More than anything, Sorry About the Demon felt like it would have fit right into the stable of features released to VHS by Full Moon Entertainment in the early 1990s. Those who frequented their local video store during that era will surely remember these direct-to-video genre films that were made on a shoestring budget but had a goofy allure to them, making them irresistible. I honestly miss that part of the video rental blitz, finding the horror/sci-fi gems. You’re reminded of those halcyon days biking to the mom-and-pop movie shop when you add in more than a handful of witty one-liners demonstrating Hagins way with a clever (and not overly winky) turn of phrase. Because of that cozy good feeling, I make no apologies in recommending Sorry About the Demon for folks willing to play along.

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Movie Review ~ Alice, Darling

The Facts:

Synopsis: While on vacation with two close girlfriends, Alice rediscovers the essence of herself and gains some much-needed perspective. Slowly, she starts to fray the cords of codependency that bind her.
Stars: Anna Kendrick, Kaniehtiio Horn, Charlie Carrick, Wunmi Mosaku
Director: Mary Nighy
Rated: NR
Running Length: 89 minutes
TMMM Score: (7.5/10)
Review:  From the comfort of a cushioned theater seat (or our well-worn couch), we will watch Alice, Darling and judge the lead character. We’ll see her unhealthy relationship and wonder why she can’t see it herself. Eventually, we will side with her two friends that watch, aghast, as their once-independent companion becomes incapable of separating herself from a controlling lover who may not physically harm her but inflicts psychological turmoil with far more profound consequences. As she pulls her hair out and rolls it into little tumbleweeds that she lets drift slowly to the ground, this coping mechanism will instead seem like barbarous torture to us. All the while, we’ll think we know better.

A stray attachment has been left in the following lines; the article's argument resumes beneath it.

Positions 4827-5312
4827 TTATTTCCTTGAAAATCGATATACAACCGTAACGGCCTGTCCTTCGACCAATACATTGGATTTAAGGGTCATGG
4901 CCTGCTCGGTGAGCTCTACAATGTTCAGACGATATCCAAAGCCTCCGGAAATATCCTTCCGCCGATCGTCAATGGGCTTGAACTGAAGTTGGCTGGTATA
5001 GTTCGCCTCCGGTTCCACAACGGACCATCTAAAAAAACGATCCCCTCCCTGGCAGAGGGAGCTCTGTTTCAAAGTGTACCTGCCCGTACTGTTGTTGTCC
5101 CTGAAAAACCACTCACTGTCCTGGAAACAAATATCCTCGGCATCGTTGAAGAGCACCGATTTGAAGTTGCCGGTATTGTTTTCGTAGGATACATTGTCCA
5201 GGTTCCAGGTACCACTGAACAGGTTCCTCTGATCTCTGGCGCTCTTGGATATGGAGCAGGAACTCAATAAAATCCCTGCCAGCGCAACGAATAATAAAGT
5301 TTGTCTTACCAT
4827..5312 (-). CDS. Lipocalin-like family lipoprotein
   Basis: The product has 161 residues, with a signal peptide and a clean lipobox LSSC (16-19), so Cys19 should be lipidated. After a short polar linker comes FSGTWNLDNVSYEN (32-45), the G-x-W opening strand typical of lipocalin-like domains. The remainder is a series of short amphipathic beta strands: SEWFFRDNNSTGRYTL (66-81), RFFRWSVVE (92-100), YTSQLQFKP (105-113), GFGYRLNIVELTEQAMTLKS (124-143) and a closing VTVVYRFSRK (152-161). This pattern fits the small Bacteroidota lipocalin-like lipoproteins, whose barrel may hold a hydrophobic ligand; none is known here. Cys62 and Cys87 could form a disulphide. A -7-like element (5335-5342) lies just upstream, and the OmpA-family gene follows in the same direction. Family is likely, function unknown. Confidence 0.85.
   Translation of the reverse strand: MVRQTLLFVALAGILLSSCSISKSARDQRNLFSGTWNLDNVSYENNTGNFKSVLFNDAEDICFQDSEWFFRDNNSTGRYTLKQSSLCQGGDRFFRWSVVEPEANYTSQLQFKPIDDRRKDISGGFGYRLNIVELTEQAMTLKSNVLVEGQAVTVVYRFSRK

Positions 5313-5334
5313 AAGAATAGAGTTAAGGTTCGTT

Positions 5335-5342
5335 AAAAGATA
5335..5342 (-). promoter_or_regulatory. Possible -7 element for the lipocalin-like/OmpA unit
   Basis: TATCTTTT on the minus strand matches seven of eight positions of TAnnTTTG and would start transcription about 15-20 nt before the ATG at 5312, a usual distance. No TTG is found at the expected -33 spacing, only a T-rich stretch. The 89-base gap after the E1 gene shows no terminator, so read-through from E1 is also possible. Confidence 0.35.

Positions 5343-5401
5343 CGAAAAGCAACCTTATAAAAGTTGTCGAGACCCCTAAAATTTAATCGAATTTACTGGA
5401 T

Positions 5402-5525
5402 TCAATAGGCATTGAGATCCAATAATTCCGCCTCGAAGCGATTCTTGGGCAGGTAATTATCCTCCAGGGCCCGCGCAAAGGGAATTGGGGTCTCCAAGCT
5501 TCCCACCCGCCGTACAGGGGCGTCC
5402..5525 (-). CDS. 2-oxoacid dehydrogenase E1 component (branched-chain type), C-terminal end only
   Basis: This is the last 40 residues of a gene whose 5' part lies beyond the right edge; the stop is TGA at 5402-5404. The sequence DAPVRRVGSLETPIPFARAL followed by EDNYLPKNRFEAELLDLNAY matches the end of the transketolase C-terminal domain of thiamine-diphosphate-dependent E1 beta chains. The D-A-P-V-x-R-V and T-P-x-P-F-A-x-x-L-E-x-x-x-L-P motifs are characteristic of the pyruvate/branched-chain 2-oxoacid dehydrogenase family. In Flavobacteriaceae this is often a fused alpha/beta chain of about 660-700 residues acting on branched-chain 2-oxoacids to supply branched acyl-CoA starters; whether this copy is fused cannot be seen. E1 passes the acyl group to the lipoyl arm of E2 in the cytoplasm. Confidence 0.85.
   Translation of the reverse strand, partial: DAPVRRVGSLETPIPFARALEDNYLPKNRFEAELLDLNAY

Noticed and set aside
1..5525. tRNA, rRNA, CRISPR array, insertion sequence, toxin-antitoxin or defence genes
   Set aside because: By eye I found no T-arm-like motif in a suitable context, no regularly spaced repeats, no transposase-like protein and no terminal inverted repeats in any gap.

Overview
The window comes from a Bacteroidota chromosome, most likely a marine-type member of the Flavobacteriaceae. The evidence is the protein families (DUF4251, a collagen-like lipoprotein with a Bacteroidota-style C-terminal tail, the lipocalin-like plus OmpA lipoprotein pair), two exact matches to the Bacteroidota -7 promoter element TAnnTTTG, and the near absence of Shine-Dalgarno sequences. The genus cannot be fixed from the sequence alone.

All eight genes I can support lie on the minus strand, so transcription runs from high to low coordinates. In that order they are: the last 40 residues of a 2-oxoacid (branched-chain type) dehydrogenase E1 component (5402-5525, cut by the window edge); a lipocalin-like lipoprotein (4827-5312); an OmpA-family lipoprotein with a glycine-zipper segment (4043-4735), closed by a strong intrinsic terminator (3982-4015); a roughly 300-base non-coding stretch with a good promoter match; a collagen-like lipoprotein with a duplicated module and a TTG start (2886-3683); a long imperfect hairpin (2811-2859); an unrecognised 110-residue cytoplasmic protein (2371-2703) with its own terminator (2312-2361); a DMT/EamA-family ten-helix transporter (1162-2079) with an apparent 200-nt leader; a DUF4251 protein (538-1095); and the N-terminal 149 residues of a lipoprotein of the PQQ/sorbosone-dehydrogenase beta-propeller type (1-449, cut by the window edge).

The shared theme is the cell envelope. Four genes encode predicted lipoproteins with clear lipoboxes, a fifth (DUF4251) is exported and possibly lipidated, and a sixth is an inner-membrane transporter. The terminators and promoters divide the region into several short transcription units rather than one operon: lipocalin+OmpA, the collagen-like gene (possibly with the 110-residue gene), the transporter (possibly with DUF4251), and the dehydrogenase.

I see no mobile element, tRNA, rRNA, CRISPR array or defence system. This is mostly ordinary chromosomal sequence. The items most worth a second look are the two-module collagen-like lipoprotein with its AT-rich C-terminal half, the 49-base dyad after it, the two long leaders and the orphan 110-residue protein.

There’s a frank openness to Alice, Darling that can feel too raw, too invasive. While we may recognize at the outset that it stars an Oscar-winning actress and is purposefully constructed as a barebones examination of a toxic relationship, the deeper it pulls us underneath to gasp for air with our leading lady, the more uncomfortable it starts to feel. It’s easy to believe that we’ve all known an Alice or been an Alice at some point because relating to the preyed upon is natural. What about when the film stealthily, almost wickedly, makes us wonder if we’ve ever been the predator?

Anna Kendrick stars as Alice, and if the actress gets alarmingly under the skin of this character down to the marrow, it’s because she’s self-reported that she was in a relationship with striking similarities. So she knows what the emotional spiral feels/looks like. Alice (Kendrick, Into the Woods) is so tangled up with her artist boyfriend Simon (Charlie Carrick) that she has to lie to him about going out of town for work instead of telling him she’s off for a weekend at the cabin with her two girlfriends to celebrate the birthday of Tess (Kaniehtiio Horn, Possessor).